Aonach Mòr(Redirected from Nevis Range)
Aonach Mòr is a mountain in the Highlands of Scotland. It is located about 2 miles/ 3 km north east of Ben Nevis on the south side of Glen Spean, near the town of Fort William . The Nevis Range ski area is located on the northern slopes of the peak; the use of this name has inspired some controversy, as it has been considered by some to represent a deliberate changing of an indigenous name.
Distant shot of Aonach Mòr from Banavie
|Elevation||1,221 m (4,006 ft) |
|Prominence||c. 134 m|
|Parent peak||Aonach Beag|
|Translation||Big ridge (Gaelic)|
|Pronunciation||Scottish Gaelic: [ˈɯːnəx ˈmoːɾ]|
English approximation: OON-əkh-MOR
|Topo map||OS Landranger 41|
The name Aonach Mòr implies that the mountain is bigger than its close neighbour to the south, Aonach Beag (small ridge), to which it is linked by a high bealach. However, the names refer to the relative bulk of the mountains when seen from the glen, rather than their altitude above sea level: the summit of Aonach Mòr is in fact 13 metres lower than the summit of Aonach Beag.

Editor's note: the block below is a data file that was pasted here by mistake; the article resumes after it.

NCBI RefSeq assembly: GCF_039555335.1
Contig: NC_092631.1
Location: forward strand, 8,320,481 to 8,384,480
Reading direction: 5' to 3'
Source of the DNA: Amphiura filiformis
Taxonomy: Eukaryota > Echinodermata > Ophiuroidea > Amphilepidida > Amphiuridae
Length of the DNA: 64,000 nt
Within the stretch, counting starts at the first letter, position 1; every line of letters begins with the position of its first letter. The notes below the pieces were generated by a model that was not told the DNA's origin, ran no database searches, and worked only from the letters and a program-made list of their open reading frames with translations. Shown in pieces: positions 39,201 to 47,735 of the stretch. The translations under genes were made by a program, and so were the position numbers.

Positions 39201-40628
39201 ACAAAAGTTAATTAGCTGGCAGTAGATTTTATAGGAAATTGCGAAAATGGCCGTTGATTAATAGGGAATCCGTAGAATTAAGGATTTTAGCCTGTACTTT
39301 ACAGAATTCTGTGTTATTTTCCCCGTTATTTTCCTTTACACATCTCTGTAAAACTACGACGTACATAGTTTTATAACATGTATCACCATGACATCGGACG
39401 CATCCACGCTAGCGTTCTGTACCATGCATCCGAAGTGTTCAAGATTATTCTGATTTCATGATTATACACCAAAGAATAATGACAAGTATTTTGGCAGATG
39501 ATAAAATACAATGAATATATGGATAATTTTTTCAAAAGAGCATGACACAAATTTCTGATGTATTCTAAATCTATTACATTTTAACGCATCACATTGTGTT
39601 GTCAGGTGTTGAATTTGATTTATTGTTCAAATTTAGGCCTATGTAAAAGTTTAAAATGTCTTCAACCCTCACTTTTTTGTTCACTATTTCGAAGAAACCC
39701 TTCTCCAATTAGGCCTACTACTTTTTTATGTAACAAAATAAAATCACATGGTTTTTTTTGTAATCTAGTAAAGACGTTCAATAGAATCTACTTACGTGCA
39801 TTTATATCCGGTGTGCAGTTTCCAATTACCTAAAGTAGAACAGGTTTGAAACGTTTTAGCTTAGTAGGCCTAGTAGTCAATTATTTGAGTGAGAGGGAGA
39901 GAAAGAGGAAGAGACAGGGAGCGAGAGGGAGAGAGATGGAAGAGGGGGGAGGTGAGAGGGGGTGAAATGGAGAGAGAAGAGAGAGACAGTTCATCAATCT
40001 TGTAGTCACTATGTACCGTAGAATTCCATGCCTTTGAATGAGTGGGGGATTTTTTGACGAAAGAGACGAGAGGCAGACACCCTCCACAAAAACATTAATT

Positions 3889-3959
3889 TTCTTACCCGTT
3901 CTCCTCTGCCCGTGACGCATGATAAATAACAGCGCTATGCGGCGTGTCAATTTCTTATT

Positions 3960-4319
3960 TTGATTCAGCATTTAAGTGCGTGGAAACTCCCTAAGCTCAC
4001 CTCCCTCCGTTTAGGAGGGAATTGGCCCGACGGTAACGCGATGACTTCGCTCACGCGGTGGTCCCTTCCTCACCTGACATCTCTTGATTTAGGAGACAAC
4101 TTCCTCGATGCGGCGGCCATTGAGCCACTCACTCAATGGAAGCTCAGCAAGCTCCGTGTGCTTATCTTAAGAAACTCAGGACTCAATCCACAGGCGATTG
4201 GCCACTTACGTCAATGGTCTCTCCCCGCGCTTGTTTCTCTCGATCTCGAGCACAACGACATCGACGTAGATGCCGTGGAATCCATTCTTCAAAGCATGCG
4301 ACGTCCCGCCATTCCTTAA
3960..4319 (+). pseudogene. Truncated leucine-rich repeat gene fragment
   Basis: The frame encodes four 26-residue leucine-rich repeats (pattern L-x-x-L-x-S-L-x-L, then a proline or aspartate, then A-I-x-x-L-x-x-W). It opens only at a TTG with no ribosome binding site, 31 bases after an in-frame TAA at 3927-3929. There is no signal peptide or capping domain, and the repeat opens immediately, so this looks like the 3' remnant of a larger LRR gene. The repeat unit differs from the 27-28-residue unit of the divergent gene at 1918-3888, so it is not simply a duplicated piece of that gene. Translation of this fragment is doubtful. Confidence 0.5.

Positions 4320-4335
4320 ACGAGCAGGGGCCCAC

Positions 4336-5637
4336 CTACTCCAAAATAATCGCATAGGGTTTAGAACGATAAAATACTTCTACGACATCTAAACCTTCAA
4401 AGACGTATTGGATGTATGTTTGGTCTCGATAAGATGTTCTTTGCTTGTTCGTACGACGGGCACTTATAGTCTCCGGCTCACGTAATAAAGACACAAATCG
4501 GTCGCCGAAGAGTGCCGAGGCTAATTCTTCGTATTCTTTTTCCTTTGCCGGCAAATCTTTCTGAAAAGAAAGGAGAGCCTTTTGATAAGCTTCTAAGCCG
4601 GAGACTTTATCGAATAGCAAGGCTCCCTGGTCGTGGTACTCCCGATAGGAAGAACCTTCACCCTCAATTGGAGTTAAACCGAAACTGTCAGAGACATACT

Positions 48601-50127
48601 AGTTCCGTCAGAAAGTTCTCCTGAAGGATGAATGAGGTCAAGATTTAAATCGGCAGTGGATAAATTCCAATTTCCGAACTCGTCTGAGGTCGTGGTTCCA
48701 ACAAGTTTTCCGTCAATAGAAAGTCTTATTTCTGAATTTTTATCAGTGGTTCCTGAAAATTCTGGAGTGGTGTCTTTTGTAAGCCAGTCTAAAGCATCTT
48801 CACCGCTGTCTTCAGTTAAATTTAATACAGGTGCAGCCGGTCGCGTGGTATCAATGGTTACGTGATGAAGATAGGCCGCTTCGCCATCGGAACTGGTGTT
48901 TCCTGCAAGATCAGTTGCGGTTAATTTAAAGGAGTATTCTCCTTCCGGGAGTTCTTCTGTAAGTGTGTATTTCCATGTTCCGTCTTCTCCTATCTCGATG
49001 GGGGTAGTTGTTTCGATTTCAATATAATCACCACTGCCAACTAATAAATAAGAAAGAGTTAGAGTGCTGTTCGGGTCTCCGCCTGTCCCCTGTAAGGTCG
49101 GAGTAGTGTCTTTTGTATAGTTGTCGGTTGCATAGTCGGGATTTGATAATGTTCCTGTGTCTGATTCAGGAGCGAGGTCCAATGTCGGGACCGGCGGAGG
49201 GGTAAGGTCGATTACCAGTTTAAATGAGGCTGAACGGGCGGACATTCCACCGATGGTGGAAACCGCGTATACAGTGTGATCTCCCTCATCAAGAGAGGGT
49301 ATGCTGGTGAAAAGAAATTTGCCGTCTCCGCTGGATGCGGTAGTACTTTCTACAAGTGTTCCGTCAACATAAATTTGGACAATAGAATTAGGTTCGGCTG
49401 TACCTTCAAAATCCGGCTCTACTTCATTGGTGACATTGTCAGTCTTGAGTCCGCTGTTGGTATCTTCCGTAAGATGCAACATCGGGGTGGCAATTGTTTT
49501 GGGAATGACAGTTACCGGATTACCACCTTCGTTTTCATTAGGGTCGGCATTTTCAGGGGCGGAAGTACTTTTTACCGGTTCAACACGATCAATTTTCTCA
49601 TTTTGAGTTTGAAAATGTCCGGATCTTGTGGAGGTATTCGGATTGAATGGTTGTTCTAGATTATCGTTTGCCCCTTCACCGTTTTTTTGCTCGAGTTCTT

The ski resort was opened in 1989 and features a gondola lift and several chairlifts and ski tows. In winter these are used for skiing and snowboarding; in summer the gondola is used for lifting riders to the top of the downhill mountain biking track. It is also used by paraglider pilots to reach a variety of launching points.
The easiest route of ascent is to simply take the gondola to the top station (a height of 650 m (2,100 feet) above sea level), and walk the remaining way. More traditionally, the hill is often climbed from the south from Glen Nevis;. Aonach Mòr is almost invariably climbed in conjunction with Aonach Beag.
The Nevis Range resort has hosted the Mountain Bike World Cup thirteen times (2002, 2003, 2004, 2005, 2006, 2008, 2009, 2010, 2011, 2012, 2013, 2014, 2015, 2016, 2017, 2018), and hosted the Mountain Bike World Championships in 2007.
Aonach Mor's Coire an Lochain holds one of Scotland's longest-lasting snow-patches (grid reference NN193736), which sits at an altitude of 1120m. During Cyclone Bodil, Aonach Mòr was hit by the highest gust of 142mph during the storm.
- "walkhighlands Aonach Mor". walkhighlands.co.uk. 2013. Retrieved 22 November 2013.
- http://www.nevisrange.co.uk/history.asp | History of Skiing on Aonach Mor
- http://www.nevisrange.co.uk/ Nevis Range's Website
- Snow patches in Scotland